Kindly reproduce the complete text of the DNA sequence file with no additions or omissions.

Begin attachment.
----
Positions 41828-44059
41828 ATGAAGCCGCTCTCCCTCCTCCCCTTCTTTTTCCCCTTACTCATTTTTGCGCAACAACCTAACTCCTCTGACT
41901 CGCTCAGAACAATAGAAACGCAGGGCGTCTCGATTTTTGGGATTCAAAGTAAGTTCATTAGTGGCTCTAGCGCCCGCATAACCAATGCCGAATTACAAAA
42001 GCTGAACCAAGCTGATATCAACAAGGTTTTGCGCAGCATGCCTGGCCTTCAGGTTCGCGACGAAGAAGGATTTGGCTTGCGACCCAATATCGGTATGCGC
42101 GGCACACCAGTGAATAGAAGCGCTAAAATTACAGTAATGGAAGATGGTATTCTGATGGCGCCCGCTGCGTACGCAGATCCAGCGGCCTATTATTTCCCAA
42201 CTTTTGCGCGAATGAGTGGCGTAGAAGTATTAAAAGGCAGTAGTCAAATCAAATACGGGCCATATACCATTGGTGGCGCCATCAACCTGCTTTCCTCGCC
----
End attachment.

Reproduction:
Positions 41828-44059
41828 ATGAAGCCGCTCTCCCTCCTCCCCTTCTTTTTCCCCTTACTCATTTTTGCGCAACAACCTAACTCCTCTGACT
41901 CGCTCAGAACAATAGAAACGCAGGGCGTCTCGATTTTTGGGATTCAAAGTAAGTTCATTAGTGGCTCTAGCGCCCGCATAACCAATGCCGAATTACAAAA
42001 GCTGAACCAAGCTGATATCAACAAGGTTTTGCGCAGCATGCCTGGCCTTCAGGTTCGCGACGAAGAAGGATTTGGCTTGCGACCCAATATCGGTATGCGC
42101 GGCACACCAGTGAATAGAAGCGCTAAAATTACAGTAATGGAAGATGGTATTCTGATGGCGCCCGCTGCGTACGCAGATCCAGCGGCCTATTATTTCCCAA
42201 CTTTTGCGCGAATGAGTGGCGTAGAAGTATTAAAAGGCAGTAGTCAAATCAAATACGGGCCATATACCATTGGTGGCGCCATCAACCTGCTTTCCTCGCC